The Royal Air Force (RAF) is joining the small-satellite wave and intends to launch its first such spacecraft in late December, an RAF official said Oct. 27.

The RAF satellite, Carbonite-2, will be equipped with an electro-optical camera to provide full-motion video, said Air Vice-Marshal “Rocky” Rochelle, the RAF’s chief of staff for capability and force development. The spacecraft was built by Surrey Satellite Technology Ltd., whose majority owner is Airbus. airbus defence and space_logo

Carbonite-2 is a “demonstrator” that will help the RAF iron out plans for a constellation of 13 small satellites with electro-optical and infrared sensors and synthetic aperture radar, said Rochelle, who spoke on Capitol Hill at an Air Force Association (AFA) breakfast. Such satellites appeal to him because they are relatively inexpensive and can be easily reassigned to other missions.

The constellation “is ambition, it’s vision, it’s aspiration,” Rochelle said. “But if we can do that ourselves in the UK and we can do that within three years from now, that would be great.”

Rochelle said the RAF is also studying options for launching small satellites quickly in the run-up to a conflict. RAF does not plan to launch enough satellites to sustain a launch provider, so it would need to partner with a commercial entity. The RAF is considering both vertical and horizontal launch capabilities.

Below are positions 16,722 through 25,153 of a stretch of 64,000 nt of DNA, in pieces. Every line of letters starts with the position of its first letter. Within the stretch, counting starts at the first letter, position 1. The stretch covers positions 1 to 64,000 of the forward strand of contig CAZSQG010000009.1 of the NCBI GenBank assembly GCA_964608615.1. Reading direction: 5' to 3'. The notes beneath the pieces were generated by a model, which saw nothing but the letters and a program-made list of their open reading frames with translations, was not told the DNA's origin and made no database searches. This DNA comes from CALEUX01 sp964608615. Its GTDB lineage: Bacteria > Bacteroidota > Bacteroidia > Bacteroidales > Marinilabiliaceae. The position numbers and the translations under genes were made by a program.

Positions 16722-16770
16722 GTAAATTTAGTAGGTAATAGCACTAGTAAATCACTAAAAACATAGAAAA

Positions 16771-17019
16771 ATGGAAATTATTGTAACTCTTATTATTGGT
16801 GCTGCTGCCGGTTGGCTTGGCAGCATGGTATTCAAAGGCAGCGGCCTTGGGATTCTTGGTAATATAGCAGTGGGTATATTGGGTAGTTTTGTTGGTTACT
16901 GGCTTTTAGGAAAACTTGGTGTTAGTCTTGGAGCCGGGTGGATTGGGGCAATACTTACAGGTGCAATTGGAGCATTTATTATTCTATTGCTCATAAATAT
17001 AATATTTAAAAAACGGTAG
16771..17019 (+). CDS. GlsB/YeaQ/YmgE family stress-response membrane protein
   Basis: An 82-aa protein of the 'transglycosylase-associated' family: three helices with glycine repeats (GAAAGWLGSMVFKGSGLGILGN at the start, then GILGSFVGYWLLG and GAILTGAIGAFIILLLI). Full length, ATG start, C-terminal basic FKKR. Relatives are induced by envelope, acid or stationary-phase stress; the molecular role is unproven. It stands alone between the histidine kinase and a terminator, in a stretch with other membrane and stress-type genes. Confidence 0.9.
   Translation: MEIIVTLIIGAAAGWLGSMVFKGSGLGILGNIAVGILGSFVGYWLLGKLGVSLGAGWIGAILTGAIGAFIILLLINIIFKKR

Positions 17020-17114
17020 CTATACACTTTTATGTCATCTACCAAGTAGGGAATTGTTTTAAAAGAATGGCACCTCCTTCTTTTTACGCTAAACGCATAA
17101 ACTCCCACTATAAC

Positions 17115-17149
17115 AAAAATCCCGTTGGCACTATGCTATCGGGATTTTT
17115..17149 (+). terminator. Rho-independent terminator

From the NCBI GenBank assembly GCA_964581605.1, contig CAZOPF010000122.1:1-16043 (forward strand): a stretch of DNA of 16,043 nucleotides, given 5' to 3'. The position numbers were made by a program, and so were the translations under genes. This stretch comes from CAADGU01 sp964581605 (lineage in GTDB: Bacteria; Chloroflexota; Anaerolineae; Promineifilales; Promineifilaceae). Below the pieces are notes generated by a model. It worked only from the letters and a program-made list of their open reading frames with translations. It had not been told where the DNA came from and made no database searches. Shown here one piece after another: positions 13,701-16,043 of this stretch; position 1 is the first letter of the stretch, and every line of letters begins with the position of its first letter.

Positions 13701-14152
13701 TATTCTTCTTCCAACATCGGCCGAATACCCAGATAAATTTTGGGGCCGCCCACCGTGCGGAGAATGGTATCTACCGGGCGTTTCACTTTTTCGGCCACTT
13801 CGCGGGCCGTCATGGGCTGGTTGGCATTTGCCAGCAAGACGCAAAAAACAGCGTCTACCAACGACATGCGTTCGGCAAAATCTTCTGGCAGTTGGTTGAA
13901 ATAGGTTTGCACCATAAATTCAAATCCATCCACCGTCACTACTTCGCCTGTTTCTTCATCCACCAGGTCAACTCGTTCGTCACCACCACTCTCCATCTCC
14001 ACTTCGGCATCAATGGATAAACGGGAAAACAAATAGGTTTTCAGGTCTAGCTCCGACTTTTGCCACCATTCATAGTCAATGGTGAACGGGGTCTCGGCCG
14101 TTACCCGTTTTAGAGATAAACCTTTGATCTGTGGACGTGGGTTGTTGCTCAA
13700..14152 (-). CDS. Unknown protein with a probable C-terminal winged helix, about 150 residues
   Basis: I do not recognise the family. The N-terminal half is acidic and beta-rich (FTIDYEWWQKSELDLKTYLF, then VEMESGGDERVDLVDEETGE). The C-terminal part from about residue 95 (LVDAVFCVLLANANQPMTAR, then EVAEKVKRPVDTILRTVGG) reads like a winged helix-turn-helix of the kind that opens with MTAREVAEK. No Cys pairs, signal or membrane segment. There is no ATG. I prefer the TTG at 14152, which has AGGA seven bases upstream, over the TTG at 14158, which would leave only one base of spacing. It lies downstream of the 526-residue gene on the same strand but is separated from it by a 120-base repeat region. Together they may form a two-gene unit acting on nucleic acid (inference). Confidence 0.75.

“I want to be able to walk through the door and go … ‘we’re launching today,'” he explained.

The RAF has several other efforts underway to improve what it can do in space. It is pursuing a new ballistic missile defense radar that will have “inherent” space situational awareness capabilities, Rochelle said. The RAF is also supporting the development of a space cadre.

To encourage “disruptive thinking,” the RAF recently set up a rapid capabilities office (RCO) similar to the U.S. Air Force’s RCO, Rochelle said. The RAF’s RCO has 25 people, about a tenth of the size of the U.S. Air Force’s RCO workforce.

Rochelle also said he hopes to create a British entity comparable to the AFA’s Mitchell Institute for Aerospace Studies think-tank.